An Overview of Biomass Energy
Energy can be produced in a number of ways. We can burn fossil fuels, use the sun’s light for solar energy, use water for hydroelectric generators or even the heat of the Earth’s core in geothermal energy. One often overlooked source of energy that belongs among all these others is biomass energy. Indeed, President Bush seems particular keen on the subject.
Biomass is biological (natural) material that was once living, or still is living, that can be used to produce energy. For example, lawn clippings, dead trees, unused crops, wood chips and other wood byproducts are all biomass. Even household trash can be considered biomass, as can “landfill gas”, produced when garbage decomposes in landfills.
Biomass energy is produced when these materials are burned as fuel to produce energy. Some biomass materials are burned to produce steam, which is then used with generators to produce energy and heat. Other biomass materials, such as landfill gas, ethanol (produced from corn and other leftover crops) and biodiesel (this fuel is made from leftover animal fats and vegetable oils) can be used to create biomass energy that can even power transportation vehicles.
While biomass energy should be used as frequently as possible, as the biomass fuels are readily available, this type of energy is often overlooked. Biomass energy only accounts for about three percent of the energy used yearly in the United States. Some people feel that using biomass for energy is not safe for the environment, or that they do not want a “garbage” burning power plant in their area. In fact, biomass energy is actually very safe for the environment – the only byproduct is carbon dioxide, which comes from the burning of any fuel. This greenhouse gas does have some harmful properties, but not near as many as the pollutants that are released with the burning of fossil fuels.
In order to see just what biomass energy can do for our world, society needs to become more open to the use of biomass as an energy source. Using discarded and waste products can help to reduce the amount of trash going into our landfills, as well as cut down on our need to use fossil fuels. This, in turn, will not only help the environment but also the world’s economy. Biomass energy is an under-utilized energy source that needs to be fully researched and used in the years to come.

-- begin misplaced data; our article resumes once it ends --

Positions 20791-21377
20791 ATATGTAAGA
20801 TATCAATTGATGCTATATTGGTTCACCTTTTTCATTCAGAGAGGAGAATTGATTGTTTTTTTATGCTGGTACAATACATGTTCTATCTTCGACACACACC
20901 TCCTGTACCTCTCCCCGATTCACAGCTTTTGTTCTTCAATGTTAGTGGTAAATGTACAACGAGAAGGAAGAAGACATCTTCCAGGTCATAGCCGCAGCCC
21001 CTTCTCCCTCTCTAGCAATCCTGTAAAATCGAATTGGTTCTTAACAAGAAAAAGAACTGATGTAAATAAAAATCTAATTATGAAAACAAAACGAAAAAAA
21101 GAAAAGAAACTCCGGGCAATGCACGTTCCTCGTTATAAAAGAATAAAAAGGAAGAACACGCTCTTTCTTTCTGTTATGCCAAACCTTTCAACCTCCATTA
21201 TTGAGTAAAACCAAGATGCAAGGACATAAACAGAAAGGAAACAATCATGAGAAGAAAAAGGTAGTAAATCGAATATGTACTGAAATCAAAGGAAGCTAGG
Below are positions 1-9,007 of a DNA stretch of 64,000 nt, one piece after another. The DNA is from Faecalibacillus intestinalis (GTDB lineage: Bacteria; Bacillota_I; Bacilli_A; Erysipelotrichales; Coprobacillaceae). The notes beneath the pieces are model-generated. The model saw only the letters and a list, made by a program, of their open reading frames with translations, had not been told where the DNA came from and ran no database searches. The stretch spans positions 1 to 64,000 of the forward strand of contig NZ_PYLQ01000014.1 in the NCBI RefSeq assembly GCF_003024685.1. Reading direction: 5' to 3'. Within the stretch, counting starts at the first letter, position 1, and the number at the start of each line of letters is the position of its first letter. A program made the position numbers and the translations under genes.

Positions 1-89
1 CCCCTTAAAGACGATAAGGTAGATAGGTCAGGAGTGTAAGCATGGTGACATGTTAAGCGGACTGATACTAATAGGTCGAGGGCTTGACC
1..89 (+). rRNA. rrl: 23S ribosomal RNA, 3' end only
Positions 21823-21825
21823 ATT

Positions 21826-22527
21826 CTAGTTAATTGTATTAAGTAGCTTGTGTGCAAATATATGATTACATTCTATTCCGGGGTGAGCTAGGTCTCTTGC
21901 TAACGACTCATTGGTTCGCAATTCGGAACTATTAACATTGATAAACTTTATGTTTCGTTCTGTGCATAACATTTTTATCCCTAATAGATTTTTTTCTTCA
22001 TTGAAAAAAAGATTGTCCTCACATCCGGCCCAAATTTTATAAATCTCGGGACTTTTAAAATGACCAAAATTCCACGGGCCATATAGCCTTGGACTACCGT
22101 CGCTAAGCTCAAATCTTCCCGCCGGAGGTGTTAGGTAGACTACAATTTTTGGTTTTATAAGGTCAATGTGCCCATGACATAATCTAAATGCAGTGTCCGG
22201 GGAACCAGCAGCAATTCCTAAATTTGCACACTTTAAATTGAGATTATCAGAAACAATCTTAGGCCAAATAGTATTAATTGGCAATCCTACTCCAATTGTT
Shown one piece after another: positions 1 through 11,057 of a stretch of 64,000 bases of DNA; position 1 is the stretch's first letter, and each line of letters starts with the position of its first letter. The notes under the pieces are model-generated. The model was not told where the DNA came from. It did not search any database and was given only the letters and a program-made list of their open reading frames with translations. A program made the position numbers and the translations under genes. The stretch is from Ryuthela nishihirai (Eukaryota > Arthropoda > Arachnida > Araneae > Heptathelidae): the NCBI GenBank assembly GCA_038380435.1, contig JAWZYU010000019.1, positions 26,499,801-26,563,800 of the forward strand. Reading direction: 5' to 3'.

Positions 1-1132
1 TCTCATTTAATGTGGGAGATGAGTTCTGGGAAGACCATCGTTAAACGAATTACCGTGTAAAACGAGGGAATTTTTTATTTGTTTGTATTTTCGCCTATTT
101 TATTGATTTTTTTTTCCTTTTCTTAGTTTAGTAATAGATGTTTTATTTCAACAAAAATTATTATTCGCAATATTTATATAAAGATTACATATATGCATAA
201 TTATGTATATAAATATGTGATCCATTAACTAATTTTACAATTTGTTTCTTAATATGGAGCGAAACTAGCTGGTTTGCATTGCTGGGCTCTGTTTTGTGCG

Using Biomass Power for Our Electric Needs
Biomass is a term used to describe natural, biological materials that can be used as fuel to produce energy. Biomass is a broad term that includes many different types of fuels, from garbage to landfill gas to ethanol. The electricity biomass produces can be used to power many different things from industries to homes, and once properly researched and put into use, biomass will definitely cut down on the world’s use of fossil fuels and other harmful sources of energy.
The most common types of biomass can be grouped into one of three categories. Wood (and related) products are things like lawn clippings, wood chips, leftover wood scraps from lumber production, dead trees and leaves. Garbage products are items within garbage that people generate that can be used to burn as fuel, or landfill gases, which are produced when garbage rots (methane). Ethanol and biodiesel are both fossil fuel replacements made from either corn or other crops (ethanol) or vegetable oil and animal fat (biodiesel). All of these can result in biomass fuel to produce electricity.
The landfill gas, also known as biogas or methane, is often collected by landfill owners or farmers to be used as fuel. The burning of this fuel can either power a generator for electricity or be used to heat property. The vegetation or wood related products can be pressed into pellets, and then used as fuel for heat and electricity generation. Ethanol and biodiesel are of even more interest in the world climate these days, as they are both used to power cars and other vehicles. Ethanol and biodiesel are much cleaner burning than fossil fuels, and less expensive to produce since they come from waste which is easy to find in our modern world. Both types of fuel are also biodegradable, making them safer for the environment. While neither fuel can be used in all types of cars at present, car manufacturers are working to make more vehicles that will run on these alternative fuels. Any of these approaches can be used as electricity biomass platforms.